A three member WIPO UDRP panel ruled in favor of the domain owner in the ALO.com UDRP. In addition, the panel ruled that Reverse Domain Name Hijacking (RDNH) occurred. The domain name owner was represented by ESQWire.com (Jason Schaeffer and Ari Goldberger), and this is the second case in the last couple of weeks for the law firm where a finding of RDNH was made.
This seems like a pretty cut and dry UDRP decision. It doesn’t really make sense that a complainant can win a UDRP when the domain name has been owned longer than the trademark of the company filing the UDRP even existed. In its argument, the complainant cited the “Octogen Case,” which was just discussed in a sponsored post the Internet Commerce Association wrote published on CircleID. Putting the theory of “retroactive bad faith” to rest is important for domain name investors.
I think there are several aspects of the UDRP decision that stand out for domain investor rights, and I want to highlight a few of them.
From the “Rights or Legitimate Interests” section of the decision:
“However, it is relevant to note that (i) the disputed domain name was registered several years before the Complainant’s filing of its trademark in the United States; (ii) the disputed domain name is constituted by a three-letter term which, as such, has an inherent value, as it may have a number of meanings and is used extensively by third parties as an acronym or a generic term; (iii) the disputed domain name has been pointed to a website displaying generic sponsored links that made no reference to the Complainant, its trademark and products; and (iv) the Respondent has demonstrated that it has engaged in the registration of several domain names incorporating common three-letter combinations that it hosts with domain name parking services, thus showing that its registration and use of the disputed domain name is consistent with its business model.”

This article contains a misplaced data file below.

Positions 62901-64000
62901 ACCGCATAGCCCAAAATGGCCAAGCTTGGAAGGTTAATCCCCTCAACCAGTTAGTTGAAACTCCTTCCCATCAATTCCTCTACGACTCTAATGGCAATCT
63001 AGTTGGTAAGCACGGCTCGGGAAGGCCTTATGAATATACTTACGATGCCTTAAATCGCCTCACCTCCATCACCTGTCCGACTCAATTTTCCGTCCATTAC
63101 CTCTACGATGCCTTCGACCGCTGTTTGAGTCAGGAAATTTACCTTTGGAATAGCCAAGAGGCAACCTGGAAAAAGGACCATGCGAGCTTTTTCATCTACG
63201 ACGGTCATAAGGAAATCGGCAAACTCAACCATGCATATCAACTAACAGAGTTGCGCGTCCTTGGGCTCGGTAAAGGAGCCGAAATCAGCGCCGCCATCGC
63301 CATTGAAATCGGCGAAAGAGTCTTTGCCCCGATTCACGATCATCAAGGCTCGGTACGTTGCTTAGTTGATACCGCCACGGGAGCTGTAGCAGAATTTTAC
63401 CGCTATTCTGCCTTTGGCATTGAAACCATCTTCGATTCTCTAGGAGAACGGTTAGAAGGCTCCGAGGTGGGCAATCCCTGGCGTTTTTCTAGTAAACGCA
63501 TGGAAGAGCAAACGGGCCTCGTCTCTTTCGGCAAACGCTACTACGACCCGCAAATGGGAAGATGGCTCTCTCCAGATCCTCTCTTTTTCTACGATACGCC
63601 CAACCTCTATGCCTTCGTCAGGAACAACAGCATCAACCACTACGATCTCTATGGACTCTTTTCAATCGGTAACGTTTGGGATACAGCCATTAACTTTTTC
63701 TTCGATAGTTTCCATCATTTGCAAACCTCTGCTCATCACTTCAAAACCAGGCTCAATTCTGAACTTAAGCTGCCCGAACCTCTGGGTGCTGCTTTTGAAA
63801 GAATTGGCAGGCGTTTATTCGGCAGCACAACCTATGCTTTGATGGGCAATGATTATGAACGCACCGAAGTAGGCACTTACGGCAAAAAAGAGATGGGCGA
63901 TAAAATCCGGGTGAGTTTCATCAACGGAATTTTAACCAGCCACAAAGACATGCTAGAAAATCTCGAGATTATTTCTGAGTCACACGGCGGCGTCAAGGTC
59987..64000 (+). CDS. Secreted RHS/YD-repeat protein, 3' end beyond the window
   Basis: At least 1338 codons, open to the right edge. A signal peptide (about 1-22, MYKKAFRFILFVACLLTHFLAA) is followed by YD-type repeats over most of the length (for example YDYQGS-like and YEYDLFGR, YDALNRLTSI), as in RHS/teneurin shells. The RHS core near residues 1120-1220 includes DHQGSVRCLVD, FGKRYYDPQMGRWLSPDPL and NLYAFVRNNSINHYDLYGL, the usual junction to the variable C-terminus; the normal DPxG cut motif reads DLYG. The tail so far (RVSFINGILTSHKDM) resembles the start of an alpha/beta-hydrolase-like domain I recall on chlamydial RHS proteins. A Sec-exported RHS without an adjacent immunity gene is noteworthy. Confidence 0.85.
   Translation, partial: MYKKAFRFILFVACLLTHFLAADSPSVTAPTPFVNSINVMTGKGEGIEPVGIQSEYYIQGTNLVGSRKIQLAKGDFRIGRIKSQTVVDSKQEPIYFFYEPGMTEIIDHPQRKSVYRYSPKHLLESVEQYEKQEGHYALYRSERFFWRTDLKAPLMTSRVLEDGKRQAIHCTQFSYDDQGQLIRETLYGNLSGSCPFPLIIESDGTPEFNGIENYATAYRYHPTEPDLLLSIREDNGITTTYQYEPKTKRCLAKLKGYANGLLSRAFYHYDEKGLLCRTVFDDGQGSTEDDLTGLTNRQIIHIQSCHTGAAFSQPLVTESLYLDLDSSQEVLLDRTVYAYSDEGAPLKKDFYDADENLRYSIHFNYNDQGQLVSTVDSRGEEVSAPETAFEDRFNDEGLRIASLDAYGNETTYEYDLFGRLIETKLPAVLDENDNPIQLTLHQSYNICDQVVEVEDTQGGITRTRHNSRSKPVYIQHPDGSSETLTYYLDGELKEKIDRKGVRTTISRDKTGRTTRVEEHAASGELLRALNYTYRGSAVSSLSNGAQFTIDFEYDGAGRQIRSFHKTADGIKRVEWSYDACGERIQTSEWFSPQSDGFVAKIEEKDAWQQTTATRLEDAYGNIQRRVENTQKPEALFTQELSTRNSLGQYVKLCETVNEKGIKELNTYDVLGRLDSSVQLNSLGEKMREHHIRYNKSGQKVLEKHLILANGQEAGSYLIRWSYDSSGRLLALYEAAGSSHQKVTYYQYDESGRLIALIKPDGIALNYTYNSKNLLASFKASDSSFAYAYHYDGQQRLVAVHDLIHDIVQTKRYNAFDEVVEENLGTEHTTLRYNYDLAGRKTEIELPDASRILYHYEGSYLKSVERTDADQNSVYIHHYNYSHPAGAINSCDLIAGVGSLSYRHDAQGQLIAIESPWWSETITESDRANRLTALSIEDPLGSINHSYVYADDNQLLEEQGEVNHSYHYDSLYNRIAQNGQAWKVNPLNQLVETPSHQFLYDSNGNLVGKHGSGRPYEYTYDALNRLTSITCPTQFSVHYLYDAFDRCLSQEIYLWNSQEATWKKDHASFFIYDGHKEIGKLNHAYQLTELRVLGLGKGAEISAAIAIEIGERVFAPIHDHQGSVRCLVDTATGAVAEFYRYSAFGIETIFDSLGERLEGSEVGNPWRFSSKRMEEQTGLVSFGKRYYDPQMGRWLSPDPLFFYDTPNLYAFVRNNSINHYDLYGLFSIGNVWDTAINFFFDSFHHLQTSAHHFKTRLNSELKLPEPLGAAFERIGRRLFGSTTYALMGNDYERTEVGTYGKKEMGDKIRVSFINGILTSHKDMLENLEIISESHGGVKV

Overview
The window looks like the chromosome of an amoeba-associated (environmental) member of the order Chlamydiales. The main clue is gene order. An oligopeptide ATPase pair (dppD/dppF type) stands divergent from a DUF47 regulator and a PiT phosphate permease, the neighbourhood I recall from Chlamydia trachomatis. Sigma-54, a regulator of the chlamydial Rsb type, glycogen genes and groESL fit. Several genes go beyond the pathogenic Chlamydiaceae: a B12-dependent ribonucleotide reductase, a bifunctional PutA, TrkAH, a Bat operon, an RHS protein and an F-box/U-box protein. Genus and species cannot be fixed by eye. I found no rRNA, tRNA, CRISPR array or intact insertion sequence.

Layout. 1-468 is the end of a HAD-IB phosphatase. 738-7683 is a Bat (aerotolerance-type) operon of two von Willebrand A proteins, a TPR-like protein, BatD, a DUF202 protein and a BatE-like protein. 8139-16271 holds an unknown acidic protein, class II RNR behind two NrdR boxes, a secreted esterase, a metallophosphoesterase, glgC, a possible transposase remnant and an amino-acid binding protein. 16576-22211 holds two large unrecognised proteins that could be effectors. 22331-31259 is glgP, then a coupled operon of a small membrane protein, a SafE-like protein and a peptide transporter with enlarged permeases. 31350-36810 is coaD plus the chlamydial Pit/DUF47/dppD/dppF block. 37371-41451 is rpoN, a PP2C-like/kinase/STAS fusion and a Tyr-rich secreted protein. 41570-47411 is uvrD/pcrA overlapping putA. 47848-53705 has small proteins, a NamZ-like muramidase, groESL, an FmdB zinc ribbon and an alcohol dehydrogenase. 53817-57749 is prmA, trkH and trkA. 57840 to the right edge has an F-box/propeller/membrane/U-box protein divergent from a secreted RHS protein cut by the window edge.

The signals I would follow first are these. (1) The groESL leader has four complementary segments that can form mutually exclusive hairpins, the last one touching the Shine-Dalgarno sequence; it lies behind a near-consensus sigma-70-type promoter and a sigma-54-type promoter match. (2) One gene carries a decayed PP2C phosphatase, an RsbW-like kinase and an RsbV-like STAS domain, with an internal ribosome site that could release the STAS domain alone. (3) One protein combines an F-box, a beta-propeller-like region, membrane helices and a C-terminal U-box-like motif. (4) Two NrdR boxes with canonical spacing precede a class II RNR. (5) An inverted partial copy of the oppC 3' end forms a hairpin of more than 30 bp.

Here’s why the panel found that this was a case of Reverse Domain Name Hijacking:
“In light of the circumstances of the case, the Panel makes a finding of Reverse Domain Name Hijacking since the Complainant ought to have known that it could not succeed under any fair interpretation of facts reasonably available prior to the filing of the Complaint, as the disputed domain name was registered several years before the Complainant’s existence and there is no evidence of the Respondent’s use of the disputed domain name in connection with the Complainant’s trademark.”
All in all, I think this was a good UDRP decision.